Title: Graveyard Shift | Author: Michael F. Haspil | Publisher: Tor | Pub. Date: 2017-7-18 | Pages: 352 | ISBN13: 9780765379627 | Genre: Urban Fantasy| Language: English | Triggers: None | Rating: 4 out of 5 | Source: Received a copy from Netgalley for review consideration.
Police procedurals go supernatural in this gritty urban fantasy debut
Alex Menkaure, former pharaoh and mummy, and his vampire partner, Marcus, who was born in ancient Rome, once hunted evil vampires for UMBRA, a super-secret unit of the NSA. That was before the discovery of a blood substitute and a Supreme Court ruling allowed thousands of vampires to integrate into society.
Now, Alex and Marcus are vice cops in a special police unit. They fight to keep the streets safe from criminal vampires, shape-shifters, blood-dealers, and anti-vampire vigilantes.
When someone starts poisoning the artificial blood, race relations between vampires and humans deteriorate to the brink of anarchy. While the city threatens to tear itself apart, Alex and Marcus must form an unnatural alliance with a vigilante gang and a shape-shifter woman in a desperate battle against an ancient vampire conspiracy.
If they succeed, they’ll be pariahs, hunted by everyone. If they fail, the result will be a race-war bloodierthan any the world has ever seen.
Graveyard Shift Review
Graveyard Shift was a pleasing urban fantasy work that had a few unexpected twists to it. There are vampires and lycanthropes (albeit called therianthropes here), as one might expect. However, the vampires aren’t in the midst of a massive war against the werewolves (at least not on a level that directly impacts the story). Instead it’s vampires against humans and power plays galore. The vampires are very much a return to the ‘old’ way of doing things, with the Ancient’s formalities and politics, sex and blood, and all that good stuff.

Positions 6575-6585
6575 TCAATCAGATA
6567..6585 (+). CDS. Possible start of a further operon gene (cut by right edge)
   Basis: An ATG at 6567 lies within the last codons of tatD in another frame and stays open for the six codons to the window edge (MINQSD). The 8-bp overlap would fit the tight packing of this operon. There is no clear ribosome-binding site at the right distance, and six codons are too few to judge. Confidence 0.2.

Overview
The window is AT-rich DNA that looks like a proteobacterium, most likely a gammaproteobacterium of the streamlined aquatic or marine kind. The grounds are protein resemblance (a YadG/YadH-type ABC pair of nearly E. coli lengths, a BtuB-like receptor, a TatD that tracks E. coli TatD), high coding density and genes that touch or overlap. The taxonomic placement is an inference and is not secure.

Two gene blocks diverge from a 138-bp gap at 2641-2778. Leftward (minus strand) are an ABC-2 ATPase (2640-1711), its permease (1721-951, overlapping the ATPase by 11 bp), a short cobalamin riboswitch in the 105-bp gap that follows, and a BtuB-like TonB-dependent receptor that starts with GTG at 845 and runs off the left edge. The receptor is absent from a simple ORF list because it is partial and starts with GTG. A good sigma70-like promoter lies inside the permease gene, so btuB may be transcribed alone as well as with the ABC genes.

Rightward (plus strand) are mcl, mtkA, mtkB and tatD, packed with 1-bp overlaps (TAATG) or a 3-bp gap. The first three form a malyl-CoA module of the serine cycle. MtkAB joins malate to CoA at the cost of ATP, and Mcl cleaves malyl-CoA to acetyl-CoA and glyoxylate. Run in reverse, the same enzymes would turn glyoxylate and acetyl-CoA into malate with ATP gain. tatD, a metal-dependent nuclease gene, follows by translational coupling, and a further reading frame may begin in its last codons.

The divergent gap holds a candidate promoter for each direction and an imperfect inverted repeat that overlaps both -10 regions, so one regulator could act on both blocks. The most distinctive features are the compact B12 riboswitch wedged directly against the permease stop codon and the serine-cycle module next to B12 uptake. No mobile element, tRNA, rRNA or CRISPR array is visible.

Graveyard Shift is surprisingly refreshing and well put together for a debut novel. Michael F. Haspil does a good job of giving readers a familiar world with a different flavor than one might expect. His two main characters, Alex and Marcus, are an interesting pair. They’re partners that have the feel of brothers. They care for each other, have each other’s backs, but aren’t buddy-buddy. It’s a nice change of pace and works well for the storyline.
An urban fantasy with a lack of romance is hard to find. Graveyard Shift delights me on that level. While hormones definitely played a part in the story, love and relationship drama did not. It’s nice to read this type of story with a non-young adult perspective on it.
While Graveyard Shift didn’t keep me on the edge of my seat, I definitely enjoyed the story. The only ‘problem’ I really had was that I couldn’t connect with any of the characters. Alex was unique enough to keep my attention on the book, but not someone I felt the urge to cheer for. I think the fact that the story felt ‘different’ was enough to keep me coming back to it, but not enough let me fully immerse myself.
The characters were interesting. The deviation from standard vampire versus werewolf plot was a breath of fresh air. The pacing, the dialogue, and the action were all very well written. Michael F. Haspil is a very competent emerging writer. Graveyard Shift is a great start, and I believe he can only get better from here.